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Velocity water x feedrate

Home Forums Coking Technical Heaters & Furnaces Velocity water x feedrate

This topic contains 3 replies, has 2 voices, and was last updated by  Mike Kimbrell 3 years, 11 months ago.

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  • #25163

    Hedewandro Lucredi
    Participant

    We inject velocity water in our heaters (+/- 0,5 % of heater feed rate). Our mass velocity is +/-380. What is the velocity water flowrate recommended ? In which process condition can I cut the velocity water in the heater ? We are in the final campaign to decoking the heaters and a feed flowrate opened 100 % because the inlet pressure of the heater path. So, we cut the water injection.

  • #25200

    Mike Kimbrell
    Participant

    It is typical to use 1% by weight velocity media, steam or water. If you use the Bechtel distillate recycle technology, a lower velocity media can be used. As you say, adding velocity steam, condensate or BFW increases the pressure drop through the furnace. At higher than design flow rates, the velocity media can be reduced to manage the pressure drop through the furnace. If you have the ability to shift the location of the velocity media injection to further down the coil, that can help manage the pressure drop through the furnace. The last 5 rows of tubes normally have the highest exposure to coking and have the highest need for higher velocities. High pressure drop through the furnace is an indication of coke deposition and that the heater should be decoked.

    A mass velocity of 350 lb/ft2-sec is a typical minimum value and provides a cold oil velocity of approximately 6 ft/sec for a feed that has a feed specific gravity of 0.935, more dense feeds will have a higher mass flux. Values of as high as 450 lb/ft2-sec have been used for the design flow rate.

    Coke deposition for a particular feed is dependent on the film temperature of the hydrocarbon in the tube at the tube wall and the residence time at coking temperatures or higher. Heater fouling rate increases exponentially with temperature and linearly with residence time. High velocities minimize the film thickness and the temperature of the film, which minimizes heater fouling rates.

    Velocity media is also needed to keep the velocity in the heater transfer line high enough to minimize the coke deposition between the heater and the coke drums. At high enough velocities, coke forms fairly uniformly around the circumference of the transfer line piping. At low velocities, coke forms in the stagnant zones and is non-uniform. This can cause high back pressure on the heater which will increase the heater fouling rate. When reducing velocity media, check the velocity in the transfer line as well so that velocity stays above the minimum.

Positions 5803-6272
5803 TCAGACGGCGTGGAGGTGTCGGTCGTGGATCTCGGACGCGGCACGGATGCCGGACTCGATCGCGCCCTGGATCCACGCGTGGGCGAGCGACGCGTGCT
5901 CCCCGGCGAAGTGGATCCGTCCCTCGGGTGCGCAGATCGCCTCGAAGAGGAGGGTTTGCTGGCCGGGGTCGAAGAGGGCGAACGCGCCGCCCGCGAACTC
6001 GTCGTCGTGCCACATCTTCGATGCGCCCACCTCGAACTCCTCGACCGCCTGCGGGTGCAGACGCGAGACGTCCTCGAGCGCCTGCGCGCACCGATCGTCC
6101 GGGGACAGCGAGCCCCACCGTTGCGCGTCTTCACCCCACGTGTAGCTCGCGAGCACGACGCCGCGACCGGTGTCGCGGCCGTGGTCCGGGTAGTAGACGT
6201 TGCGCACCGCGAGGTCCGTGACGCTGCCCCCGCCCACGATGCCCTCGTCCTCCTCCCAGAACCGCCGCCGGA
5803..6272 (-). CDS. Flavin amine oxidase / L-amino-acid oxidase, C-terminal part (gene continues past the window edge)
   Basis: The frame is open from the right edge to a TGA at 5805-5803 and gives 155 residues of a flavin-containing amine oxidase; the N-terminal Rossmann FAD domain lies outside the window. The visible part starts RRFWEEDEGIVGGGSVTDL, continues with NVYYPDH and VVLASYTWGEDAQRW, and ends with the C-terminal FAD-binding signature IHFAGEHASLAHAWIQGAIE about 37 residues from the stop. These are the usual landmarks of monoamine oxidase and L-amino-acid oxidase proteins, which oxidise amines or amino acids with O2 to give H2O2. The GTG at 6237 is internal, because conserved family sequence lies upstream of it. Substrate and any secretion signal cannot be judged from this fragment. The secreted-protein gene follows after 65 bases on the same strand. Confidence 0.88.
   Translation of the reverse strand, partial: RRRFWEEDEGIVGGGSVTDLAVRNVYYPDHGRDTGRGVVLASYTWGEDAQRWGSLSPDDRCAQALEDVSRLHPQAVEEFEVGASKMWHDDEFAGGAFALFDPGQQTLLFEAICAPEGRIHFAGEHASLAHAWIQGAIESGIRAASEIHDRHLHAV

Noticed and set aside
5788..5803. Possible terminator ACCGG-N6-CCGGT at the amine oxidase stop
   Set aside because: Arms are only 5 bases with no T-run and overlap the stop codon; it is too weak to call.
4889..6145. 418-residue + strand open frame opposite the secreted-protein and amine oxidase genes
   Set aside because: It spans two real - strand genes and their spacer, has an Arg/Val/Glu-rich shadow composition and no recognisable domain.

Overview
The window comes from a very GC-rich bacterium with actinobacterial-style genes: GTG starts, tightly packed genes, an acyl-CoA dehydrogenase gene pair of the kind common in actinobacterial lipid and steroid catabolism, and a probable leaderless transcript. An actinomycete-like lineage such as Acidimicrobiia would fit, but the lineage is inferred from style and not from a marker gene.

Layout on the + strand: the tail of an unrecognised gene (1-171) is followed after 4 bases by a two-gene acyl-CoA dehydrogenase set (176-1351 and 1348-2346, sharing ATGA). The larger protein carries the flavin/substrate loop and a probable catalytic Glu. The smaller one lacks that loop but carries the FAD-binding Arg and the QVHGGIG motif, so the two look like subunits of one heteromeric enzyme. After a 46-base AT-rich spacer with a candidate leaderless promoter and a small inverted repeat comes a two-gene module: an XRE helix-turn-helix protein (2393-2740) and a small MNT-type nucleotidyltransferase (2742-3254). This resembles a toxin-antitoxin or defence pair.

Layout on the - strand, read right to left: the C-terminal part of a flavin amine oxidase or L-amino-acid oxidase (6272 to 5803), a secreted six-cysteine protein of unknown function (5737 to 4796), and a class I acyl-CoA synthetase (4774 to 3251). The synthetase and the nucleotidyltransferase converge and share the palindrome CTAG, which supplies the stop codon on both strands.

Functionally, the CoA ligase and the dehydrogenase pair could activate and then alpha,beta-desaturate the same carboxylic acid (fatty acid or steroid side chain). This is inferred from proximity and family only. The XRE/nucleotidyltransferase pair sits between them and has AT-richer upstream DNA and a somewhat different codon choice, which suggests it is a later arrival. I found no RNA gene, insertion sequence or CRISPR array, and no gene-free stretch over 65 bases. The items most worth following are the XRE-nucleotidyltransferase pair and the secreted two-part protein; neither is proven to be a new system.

• #25205

    Hedewandro Lucredi
    Participant

    Thanks for your answer. Which condition can I run the heaters without velocity media? In our case is water and because we are in the end of campaign for decoking we cut the water in one heater path. We measured by infrared the coil temperature and there is no huge change. Is it possible to operate a campaign with no water ? Do you have any experience or know any DCU which operate in this conditions (no velocity media) ?

  • #25208

    Mike Kimbrell
    Participant

    Yes, with high enough velocity from hydrocarbons additional velocity media does not change the film thickness or heat transfer coefficient so that the additional velocity media is not necessary for the heater tubes. The Bechtel distillate recycle technology takes advantage of this and requires a lower velocity media rate to prevent heater fouling.

    I am aware of a case where a Coker was operating at much higher than design rates and the velocity steam was removed to reduce the pressure drop through the heater. In this case, the velocity in the transfer line from the heater to the coke drums was high enough that coke formation was still uniform around the circumference of the pipe.

    I am also aware of another Coker that reduced velocity media to reduce pressure drop through the heater; however, the velocity in the transfer line was low enough to allow the liquid to settle and coke which resulted in excessive coking in the transfer line. This transfer line coking raised the pressure in the heater coil and increased the heater fouling rate.

    For a low recycle ratio Coker operating near the design rate for the unit, I would always have some velocity media in the heater coils.

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